• This is a rush transcript from "The Journal Editorial Report," December 11, 2010. This copy may not be in its final form and may be updated.

    PAUL GIGOT, HOST: This week on the "Journal Editorial Report," former attorney general, Michael Mukasey, on the legal case against WikiLeaks founder, Julian Assange.

    Plus, the Obama/Republican tax cut deal that's sold as a second stimulus, but is it?

    And a group of California parents pull the trigger in a bid to transform one of the state's worst performing public schools. Could they spark a nationwide education revolution?

    Welcome to the "Journal Editorial Report." I'm Paul Gigot.

    As WikiLeaks founder, Julian Assange, sits in a London jail facing extradition to Sweden on sex charges, some American officials are demanding he be tried in the United States for the release of thousands of classified documents, including last week's dump of sensitive State Department cables. But could Assange be prosecuted under American law, and should he be?

    Michael Mukasey is the former attorney general of the United States. He joins me now.

    Judge, welcome back. Great to have you back here.


    GIGOT: So your success as attorney general, Eric Holder, said his department is investigating whether to prosecute Assange, and would like to. If you were still attorney general, what statute would you be looking at?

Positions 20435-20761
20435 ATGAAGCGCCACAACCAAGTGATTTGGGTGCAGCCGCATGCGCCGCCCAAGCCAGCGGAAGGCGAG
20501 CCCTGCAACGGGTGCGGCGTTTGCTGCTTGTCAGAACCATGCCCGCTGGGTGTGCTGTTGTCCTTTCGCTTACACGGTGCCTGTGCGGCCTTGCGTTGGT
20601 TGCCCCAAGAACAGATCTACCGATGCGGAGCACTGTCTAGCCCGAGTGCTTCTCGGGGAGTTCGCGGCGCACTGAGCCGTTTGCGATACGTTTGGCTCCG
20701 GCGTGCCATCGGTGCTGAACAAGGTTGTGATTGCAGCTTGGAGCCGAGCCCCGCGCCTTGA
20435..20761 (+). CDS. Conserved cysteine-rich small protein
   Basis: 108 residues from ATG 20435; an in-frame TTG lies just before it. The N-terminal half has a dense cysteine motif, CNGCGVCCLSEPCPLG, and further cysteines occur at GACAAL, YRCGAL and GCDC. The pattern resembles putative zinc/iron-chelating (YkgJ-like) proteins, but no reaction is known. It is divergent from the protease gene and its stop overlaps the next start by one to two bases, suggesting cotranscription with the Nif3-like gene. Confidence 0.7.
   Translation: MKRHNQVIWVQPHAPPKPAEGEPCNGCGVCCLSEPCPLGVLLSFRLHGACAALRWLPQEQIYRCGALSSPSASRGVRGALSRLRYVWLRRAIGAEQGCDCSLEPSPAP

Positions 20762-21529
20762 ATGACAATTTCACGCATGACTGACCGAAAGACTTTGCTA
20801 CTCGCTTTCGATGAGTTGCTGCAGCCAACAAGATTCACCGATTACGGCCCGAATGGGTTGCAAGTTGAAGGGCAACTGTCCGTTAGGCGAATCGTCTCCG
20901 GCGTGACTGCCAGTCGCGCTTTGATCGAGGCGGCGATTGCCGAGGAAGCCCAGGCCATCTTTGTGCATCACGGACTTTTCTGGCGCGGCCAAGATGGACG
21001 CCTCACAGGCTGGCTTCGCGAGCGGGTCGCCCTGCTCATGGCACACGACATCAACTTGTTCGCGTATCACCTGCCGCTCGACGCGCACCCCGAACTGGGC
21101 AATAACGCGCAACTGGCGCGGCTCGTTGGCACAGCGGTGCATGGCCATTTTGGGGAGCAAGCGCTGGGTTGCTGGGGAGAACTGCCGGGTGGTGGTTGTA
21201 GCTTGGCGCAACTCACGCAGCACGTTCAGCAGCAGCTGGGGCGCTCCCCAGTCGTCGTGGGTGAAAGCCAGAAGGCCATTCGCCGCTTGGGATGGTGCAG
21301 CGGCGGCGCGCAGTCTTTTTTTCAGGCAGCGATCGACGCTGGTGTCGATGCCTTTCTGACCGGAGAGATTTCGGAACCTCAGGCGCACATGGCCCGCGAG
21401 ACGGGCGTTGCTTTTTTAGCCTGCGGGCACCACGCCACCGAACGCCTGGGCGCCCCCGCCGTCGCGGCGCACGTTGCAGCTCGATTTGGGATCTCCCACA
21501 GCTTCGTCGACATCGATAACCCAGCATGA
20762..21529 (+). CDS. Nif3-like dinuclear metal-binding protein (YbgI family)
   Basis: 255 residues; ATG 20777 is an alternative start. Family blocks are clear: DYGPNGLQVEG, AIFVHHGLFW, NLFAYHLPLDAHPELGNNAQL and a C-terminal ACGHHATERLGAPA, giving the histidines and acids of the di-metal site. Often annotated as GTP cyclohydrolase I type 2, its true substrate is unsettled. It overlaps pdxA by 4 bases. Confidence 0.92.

MUKASEY: I'd be looking at two sections of what's called the Espionage Act, one of which criminalizes the circulation of the circulation, the publication of defense-related information, and the other of which criminalizes the publication of classified information.

    GIGOT: This is the Espionage Act of 1917, a World War I statute?

    MUKASEY: An oldie, but goody.


    GIGOT: OK. What do you have to prove to get a conviction on the Espionage Act? Do you have to prove, for example, that the leaks damaged national security?

    MUKASEY: You have to prove that they were done with the intent to damage the United States. You have to prove, in order to get — there is one of those sections that carries the death penalty. If you prove that a result of the leaks was to disclose the identity of a U.S. agent, and that agent lost his life, then a penalty up to death may be imposed.

    GIGOT: Now what would the impact on the prosecution be if you get a comment like we had last week by Defense Secretary Robert Gates, who said, well, some of the criticism of this is overwrought, some of the fears about the damage done by the release of these diplomatic cables is overwrought? That would hurt the prosecution potentially?

    MUKASEY: It would hurt the prosecution potentially. Presumably, the defense would use it as a government edition (ph). But it would not, certainly would not bar the prosecution.

    GIGOT: Now the Espionage Act has never been used before, to my knowledge — and you can correct me if I'm wrong. But as far as I've looked back on it, never been used against a publisher, not even in World War II when The Chicago Tribune disclosed that we had — suggested that we had broken the Japanese code after the battle at Midway. FDR decided, that administration, not to prosecute. Why would you make an exception in this case?

    MUKASEY: Well, the reason that they decided not to prosecute in World War II was not because the statute didn't apply, but rather because the Japanese hadn't picked up on the story.